p.s.: in case you want to take five minutes relaxing from the news, I would like to suggest this lyric video of a song from 1893, which got new lyrics due to the 150th birth anniversary of the composer, Ernesto Nazareth.

Do you consider yourself an organized person? I would love to tell you that I have my whole year planned in advance or, at least, the entire month, but instead I have to admit (with a little bit of shame) that despite my efforts to classify my priorities in short, middle and long ones, in terms of sticking to a pre-schedule list of activities, I barely reach a week.

How come? Well, if life happens while we are busy with our little things, sometimes it throws a big flaming ball on our direction. “Catch it!”, life says. You know you are going to hurt yourself anyway, but what can you do? You simply try not to drop the flaming ball, than you handle it (and your burns) the best you can, and when it cools dows a bit, you keep playing the game.

Some call the flaming balls “problems”, but I´d rather prefer to describe them as big things. All right, I know we learn to remember and cherish the good big events in life, but let us be honest: we all know that there will also be lots of rainy days, some storms now and then and, eventullay, even biblical floods.

“It´s allright, if it´s going wrong“, sings Ed Motta in the refrain of his 1997 song Vendaval (Windstorm). Gilberto Gil reinforces the message in Retiros Espirituais (Spiritual Retreats):

In my spiritual retreats
I discover certain banal things
How to have problems,
Be the same as not
Resolving to have them, is to have them,
Resolving to ignore them, is to have them

Last week I got one of those flaming balls thrown right in my face. Lots of burns, probably some scars. Needless to say, my weekly schedule was (again) totally ruined, but gee, did I manage to handle it well! Now, dear life, it is my turn. Catch it!

Be seeing you!


Valsa do Pequeno Amor (Little Love Waltz) is a composition of the great Joyce Moreno. Part of the album Slow Music (2009), it is about the little loves in life that prepare the soil and the soul for the event of a big love. Dealing with the little things in life help us to handle the big ones. It is a complex, continuous movement wonderfully described in the song. But what happns after that? What comes after the big love?

Joyce has the answer for that question, too and it comes in the form of another equally beautiful track from the same album called Sobras da Partilha (Leftovers from sharing). This time, her crystal voice sings about all those things that one accumulates in a lifetime as a couple and that need to be separated after a breakup.

Maybe because I am not the collection type, I have always found that material memories are the easiest to deal with in those situations. The symbolic partitions are the treicky part. To separate yourself from a happy laugh, from the touch of hands, irreplaceable little things that once gone, are gone for good, this is the real hard task.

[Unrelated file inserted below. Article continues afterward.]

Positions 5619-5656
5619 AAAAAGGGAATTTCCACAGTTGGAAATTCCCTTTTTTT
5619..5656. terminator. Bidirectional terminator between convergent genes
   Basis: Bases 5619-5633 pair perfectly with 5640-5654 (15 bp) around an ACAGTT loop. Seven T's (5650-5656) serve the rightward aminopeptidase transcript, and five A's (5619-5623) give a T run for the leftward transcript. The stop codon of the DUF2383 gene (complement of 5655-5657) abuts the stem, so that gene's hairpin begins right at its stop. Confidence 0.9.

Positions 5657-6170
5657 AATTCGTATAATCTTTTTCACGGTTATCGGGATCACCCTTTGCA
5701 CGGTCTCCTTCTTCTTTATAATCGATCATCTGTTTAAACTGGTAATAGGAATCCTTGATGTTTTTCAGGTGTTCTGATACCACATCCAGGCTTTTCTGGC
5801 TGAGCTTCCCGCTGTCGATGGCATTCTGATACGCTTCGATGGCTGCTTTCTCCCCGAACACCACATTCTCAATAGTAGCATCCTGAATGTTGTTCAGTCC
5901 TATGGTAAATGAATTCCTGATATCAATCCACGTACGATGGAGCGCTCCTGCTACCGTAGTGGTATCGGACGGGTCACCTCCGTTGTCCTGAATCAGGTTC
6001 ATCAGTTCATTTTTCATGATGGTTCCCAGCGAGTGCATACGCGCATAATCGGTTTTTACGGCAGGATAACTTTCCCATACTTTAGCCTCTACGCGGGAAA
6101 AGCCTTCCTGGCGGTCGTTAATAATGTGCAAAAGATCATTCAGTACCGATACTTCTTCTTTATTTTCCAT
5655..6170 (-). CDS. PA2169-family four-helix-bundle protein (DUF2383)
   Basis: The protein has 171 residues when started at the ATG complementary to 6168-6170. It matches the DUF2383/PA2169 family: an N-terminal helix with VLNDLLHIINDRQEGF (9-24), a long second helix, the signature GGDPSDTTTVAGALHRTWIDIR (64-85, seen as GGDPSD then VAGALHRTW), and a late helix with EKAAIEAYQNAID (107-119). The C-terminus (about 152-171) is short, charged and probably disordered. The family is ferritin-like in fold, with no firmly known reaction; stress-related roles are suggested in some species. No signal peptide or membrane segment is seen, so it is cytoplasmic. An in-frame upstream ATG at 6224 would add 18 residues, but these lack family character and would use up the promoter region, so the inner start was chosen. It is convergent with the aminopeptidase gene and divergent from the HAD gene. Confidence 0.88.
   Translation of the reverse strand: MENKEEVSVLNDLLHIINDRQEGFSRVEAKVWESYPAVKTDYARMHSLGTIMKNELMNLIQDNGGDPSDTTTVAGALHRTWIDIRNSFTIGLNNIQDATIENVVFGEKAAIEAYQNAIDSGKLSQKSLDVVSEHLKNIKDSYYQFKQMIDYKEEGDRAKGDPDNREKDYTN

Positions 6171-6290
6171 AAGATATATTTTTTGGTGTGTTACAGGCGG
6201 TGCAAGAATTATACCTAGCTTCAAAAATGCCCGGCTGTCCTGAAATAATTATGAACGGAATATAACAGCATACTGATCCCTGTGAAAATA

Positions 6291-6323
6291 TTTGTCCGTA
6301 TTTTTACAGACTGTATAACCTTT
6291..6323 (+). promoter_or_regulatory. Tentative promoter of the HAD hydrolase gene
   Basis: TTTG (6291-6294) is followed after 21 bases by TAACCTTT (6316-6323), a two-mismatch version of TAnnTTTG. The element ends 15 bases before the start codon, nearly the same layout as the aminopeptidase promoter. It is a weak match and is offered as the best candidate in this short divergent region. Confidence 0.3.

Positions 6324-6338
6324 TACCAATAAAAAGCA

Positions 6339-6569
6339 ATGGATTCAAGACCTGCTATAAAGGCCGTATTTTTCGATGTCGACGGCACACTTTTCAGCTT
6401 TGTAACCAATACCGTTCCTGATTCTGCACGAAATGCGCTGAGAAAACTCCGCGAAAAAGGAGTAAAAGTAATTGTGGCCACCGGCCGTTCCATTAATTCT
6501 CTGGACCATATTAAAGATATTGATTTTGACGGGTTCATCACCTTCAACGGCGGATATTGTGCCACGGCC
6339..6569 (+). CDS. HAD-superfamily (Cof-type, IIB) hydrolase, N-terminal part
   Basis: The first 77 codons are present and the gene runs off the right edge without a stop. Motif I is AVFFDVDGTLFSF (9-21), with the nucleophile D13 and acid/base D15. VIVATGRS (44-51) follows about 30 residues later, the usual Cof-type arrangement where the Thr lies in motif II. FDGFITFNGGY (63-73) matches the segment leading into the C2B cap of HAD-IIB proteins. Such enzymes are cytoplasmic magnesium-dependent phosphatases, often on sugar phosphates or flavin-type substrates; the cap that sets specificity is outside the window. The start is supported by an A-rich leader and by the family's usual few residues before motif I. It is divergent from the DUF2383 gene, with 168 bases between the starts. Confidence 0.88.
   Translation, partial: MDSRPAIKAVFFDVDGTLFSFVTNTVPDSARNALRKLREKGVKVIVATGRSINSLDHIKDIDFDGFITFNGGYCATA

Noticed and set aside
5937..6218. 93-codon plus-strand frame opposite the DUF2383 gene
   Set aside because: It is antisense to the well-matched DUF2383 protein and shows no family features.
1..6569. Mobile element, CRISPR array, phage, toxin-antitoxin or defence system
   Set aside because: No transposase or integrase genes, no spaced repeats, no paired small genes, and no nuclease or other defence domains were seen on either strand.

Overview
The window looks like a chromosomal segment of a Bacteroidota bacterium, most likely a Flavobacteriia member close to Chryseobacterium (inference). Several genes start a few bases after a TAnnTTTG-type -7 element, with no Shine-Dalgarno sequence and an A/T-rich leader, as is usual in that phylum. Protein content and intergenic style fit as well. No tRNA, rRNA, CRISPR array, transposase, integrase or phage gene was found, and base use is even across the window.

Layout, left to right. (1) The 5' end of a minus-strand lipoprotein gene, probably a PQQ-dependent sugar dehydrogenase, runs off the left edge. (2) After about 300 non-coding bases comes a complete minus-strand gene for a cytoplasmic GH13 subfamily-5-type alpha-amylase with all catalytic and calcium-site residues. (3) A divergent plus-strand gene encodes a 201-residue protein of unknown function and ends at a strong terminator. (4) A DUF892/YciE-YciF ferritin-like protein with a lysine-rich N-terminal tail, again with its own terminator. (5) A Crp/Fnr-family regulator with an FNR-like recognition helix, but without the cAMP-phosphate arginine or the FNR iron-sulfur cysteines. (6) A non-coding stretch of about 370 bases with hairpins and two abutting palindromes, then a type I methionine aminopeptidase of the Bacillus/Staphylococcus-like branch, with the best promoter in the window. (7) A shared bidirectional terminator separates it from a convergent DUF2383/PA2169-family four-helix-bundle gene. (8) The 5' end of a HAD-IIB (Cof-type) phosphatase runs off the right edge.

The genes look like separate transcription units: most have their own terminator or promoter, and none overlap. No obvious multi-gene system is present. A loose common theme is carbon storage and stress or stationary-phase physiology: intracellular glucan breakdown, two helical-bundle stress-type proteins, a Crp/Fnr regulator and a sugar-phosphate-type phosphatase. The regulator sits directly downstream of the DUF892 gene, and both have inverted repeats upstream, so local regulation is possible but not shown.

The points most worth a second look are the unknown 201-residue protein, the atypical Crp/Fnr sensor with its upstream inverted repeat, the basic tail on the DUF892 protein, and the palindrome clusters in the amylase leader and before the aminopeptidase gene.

My guess is that if we thought of life as a succession of small things that together form a majestic design, like a mosaic, some events that we take as a waste of time would gain a new outline and some meaning. I know we always wait for great events, those three lines of great deeds that will appear in our biography, but how much life, I mean real life, is there?

Think about the time it takes a musician to create a song and all the steps to recording and publishing it. The work is immense, extremely time consuming and most of it is not even heard, never gets an applauded, not even comes to light. The same is true for all arts and professions. Big results come from accumulating small triumphs in a long process that mainly involces hard work.

There is a fat chance that you will completely disagree with me on that and, frankly, you have the entire dense mesh formed by social media and digital influencers on your side. In the current business model, in which the main goal is the so-called engagement in socials, it seems that everything must be gig: big deeds, big numbers of likes and sharings, big deals.

This aspect, in itself, is bad enough, because it is based on a model that is very far from the reality of someone who works with music, but is not a millionaire (needless to say that this is the majority of cases). However, in addition to the false expectations, there is still another aspect, worse and more perverse, as it acts discreetly and gradually: the change of focus from music to…, well to everything that is good for business, basically: licensing songs for publicity, personal life scandals, personality cult and a lot of showing off.

Still sounds too vague? Here is a quick exercise: think about two or three digital influencers linked to music. Now think about how much of the news about them you’ve seen in the last twenty-four hours has really had to do with music, strictly music. Not much, I’m sure.

Anyway, these are just reflections I wanted to share with you, as I finish a cup of tea. There is still a lot to do before I can call it a day. A bunch of wonderful, magical little things. As John Lennon said in Beautiful Boy, “life is what happens to you while you’re busy making other plans

Be seeing you!0


Renunciation is liberation. Not wanting is power.
Fernando Pessoa

Today I decided not to take part in a music competition that promises a huge amount of money as the main prize. You see, I did not say that I gave up participating, but that I made a conscious decision, after informing myself and reflecting on the matter. In fact, I spent a lot of time on this process, enough to remind me of a college story.